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Scherrer Winery Sonoma County Dry Rose 2017

  • V91
750ML / 0% ABV
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750ML / 0% ABV

Winemaker Notes

Mildly perfumed, some red apple aroma, and a little Santa Rosa plum follows on the nose. In the mouth, a firm salivary response to the bright acidity results in awakening the palate (in case it was asleep.) As the wine wanes in the mouth the flavors re-emerge just to remind us that this is serious stuff. I find that with olives, pink seafood, salty stuff like potato chips or fatty things like sardines, this is the perfect pairing. Clean and lovely…while just bottled, this will be at its best late summer if you have enough to last that long.

Critical Acclaim

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V 91
Vinous
Deceptive in its rather pale color, the 2017 Dry Rosé (Syrah, Grenache) offers quite a bit of flavor intensity, which makes it an excellent choice for the dinner table. Today, it is super-expressive and full of character.
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Scherrer Winery

Scherrer Winery

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Scherrer Winery, California
"I try to make good tasting wine that will age well. While everyone else seems to believe in doing minimal manipulation with the goal of letting the vineyard site speak, I find that since grapes do not walk off the vines and into the winery, let alone into barrels and bottles, we must actually do something with the grapes and wine along the way from time to time. Rest assured that I do try to get in the way as little as possible while trying to achieve the desired outcome. Most of our work is done and choices are made during the harvest season. Afterward, there is little reason to touch a wine that is on a wonderful trajectory. With the exception of our Dry Rose, all our wines are bottled without fining or filtration.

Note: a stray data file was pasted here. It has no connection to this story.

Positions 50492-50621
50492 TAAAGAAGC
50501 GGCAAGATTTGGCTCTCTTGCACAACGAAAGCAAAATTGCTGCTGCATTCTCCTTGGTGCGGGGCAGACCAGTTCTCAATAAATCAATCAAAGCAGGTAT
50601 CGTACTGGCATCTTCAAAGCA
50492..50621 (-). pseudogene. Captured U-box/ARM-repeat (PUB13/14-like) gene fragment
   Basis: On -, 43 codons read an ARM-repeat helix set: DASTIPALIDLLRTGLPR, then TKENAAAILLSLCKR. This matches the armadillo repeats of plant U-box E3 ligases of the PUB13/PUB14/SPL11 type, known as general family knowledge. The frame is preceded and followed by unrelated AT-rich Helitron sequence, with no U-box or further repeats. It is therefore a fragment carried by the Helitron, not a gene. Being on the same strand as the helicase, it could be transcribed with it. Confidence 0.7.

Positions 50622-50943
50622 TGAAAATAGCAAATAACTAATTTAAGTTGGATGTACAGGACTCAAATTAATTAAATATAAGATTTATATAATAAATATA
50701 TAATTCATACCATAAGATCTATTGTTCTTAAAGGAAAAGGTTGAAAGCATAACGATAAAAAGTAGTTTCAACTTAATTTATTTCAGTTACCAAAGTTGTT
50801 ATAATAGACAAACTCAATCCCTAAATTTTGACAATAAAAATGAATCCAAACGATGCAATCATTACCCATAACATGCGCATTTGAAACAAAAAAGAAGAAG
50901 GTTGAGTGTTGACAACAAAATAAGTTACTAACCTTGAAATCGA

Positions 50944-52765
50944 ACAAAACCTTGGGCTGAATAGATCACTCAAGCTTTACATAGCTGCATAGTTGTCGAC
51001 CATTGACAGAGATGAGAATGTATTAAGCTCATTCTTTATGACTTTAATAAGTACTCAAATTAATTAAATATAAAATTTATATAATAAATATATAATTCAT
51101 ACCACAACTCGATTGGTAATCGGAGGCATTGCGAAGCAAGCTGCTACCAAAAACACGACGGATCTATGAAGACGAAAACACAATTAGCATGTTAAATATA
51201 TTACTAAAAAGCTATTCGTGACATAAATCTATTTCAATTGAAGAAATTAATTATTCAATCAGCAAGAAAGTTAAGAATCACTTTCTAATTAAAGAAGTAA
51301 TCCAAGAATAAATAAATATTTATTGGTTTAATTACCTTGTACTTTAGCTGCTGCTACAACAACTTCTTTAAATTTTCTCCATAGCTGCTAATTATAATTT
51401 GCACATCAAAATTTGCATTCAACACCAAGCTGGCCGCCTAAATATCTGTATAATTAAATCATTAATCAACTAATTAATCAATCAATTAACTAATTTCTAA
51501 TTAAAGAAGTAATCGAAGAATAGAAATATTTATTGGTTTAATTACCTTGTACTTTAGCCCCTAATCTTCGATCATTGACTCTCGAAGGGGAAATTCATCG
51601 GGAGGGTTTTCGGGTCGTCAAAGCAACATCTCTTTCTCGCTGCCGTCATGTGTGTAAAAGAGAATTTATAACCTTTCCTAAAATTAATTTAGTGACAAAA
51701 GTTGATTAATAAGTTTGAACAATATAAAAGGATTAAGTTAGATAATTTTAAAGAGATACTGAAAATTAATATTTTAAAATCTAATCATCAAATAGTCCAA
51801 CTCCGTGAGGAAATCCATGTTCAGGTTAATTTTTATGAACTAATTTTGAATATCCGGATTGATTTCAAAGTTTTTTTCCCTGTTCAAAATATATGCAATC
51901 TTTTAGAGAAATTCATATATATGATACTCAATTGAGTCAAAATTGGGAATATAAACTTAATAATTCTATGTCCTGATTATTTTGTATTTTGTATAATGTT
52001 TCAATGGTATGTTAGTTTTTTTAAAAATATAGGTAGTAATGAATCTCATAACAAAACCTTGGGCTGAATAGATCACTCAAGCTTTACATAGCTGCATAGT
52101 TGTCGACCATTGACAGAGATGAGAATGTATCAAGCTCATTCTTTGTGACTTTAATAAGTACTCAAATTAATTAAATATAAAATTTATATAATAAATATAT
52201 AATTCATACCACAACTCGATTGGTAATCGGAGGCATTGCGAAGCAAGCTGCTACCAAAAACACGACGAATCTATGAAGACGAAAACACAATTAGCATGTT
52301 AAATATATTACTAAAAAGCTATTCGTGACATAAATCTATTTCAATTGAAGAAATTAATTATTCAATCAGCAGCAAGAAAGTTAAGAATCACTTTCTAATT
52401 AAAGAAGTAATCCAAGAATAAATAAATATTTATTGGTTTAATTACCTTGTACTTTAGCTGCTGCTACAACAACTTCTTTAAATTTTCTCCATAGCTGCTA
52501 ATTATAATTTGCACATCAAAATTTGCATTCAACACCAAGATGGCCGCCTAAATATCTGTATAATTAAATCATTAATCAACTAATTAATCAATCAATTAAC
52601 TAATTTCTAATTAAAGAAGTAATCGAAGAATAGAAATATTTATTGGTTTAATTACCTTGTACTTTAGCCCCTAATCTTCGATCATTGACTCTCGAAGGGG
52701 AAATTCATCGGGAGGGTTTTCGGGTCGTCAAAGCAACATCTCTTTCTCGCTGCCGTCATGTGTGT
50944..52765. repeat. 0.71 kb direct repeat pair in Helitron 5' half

Sometimes we bottle wines from single vineyards, or even blocks within a vineyard. Usually, these vineyard designates are the synthesis of multiple sub-sites within a given vineyard. Sometimes we bottle ‘Appellation wines’ that are also single vineyard sourced but happen not to have unusually specific geographic personality beyond being delicious examples of their appellation. These Appellation wines are the result of blending carefully selected vineyard sites to achieve balance and harmony. Occasionally, such as with our Zinfandoodle, we blend between two vintages to achieve this balance and harmony. If any parcels are left over that are not assets to these wines, they find a home in someone else’s program, rather than ours.”

-Fred Scherrer

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Home to a diverse array of smaller AVAs with varied microclimates and soil types, Sonoma County has something for every wine lover. Physically twice as large as Napa Valley, the region only produces about half the amount of wine but boasts both tremendous quality and variety. With its laid-back atmosphere and down-to-earth attitude, the wineries of Sonoma are appreciated by wine tourists for their friendliness and approachability. The entire county intends to become a 100% sustainable winegrowing region by 2019.

Grape varieties are carefully selected to reflect the best attributes of their sites—Dry Creek Valley’s consistent sunshine is ideal for Zinfandel, while the warm Alexander Valley is responsible for rich, voluptuous Cabernet Sauvignon. Chardonnay and Pinot Noir are important throughout the county, most notably in the cooler AVAs of Russian River, Sonoma Coast and Carneros. Sauvignon Blanc, Merlot and Syrah have also found a firm footing here.

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Whether it’s playful and fun or savory and serious, most rosé today is not your grandmother’s White Zinfandel, though that category remains strong. Pink wine has recently become quite trendy, and this time around it’s commonly quite dry. It is produced throughout the world from a vast array of grape varieties, but the most successful sources are California, southern France (particularly Provence), and parts of Spain and Italy.

Since the pigment in red wines comes from keeping fermenting juice in contact with the grape skins for an extended period, it follows that a pink wine can be made using just a brief period of skin contact—usually just a couple of days. The resulting color will depend on the grape variety and the winemaking style, ranging from pale salmon to deep magenta. These wines are typically fresh and fruity, fermented at cool temperatures in stainless steel to preserve the primary aromas and flavors. Most rosé, with a few notable exceptions, should be drunk rather young, within a few years of the vintage.

EWLCASCRROS17_2017 Item# 497738

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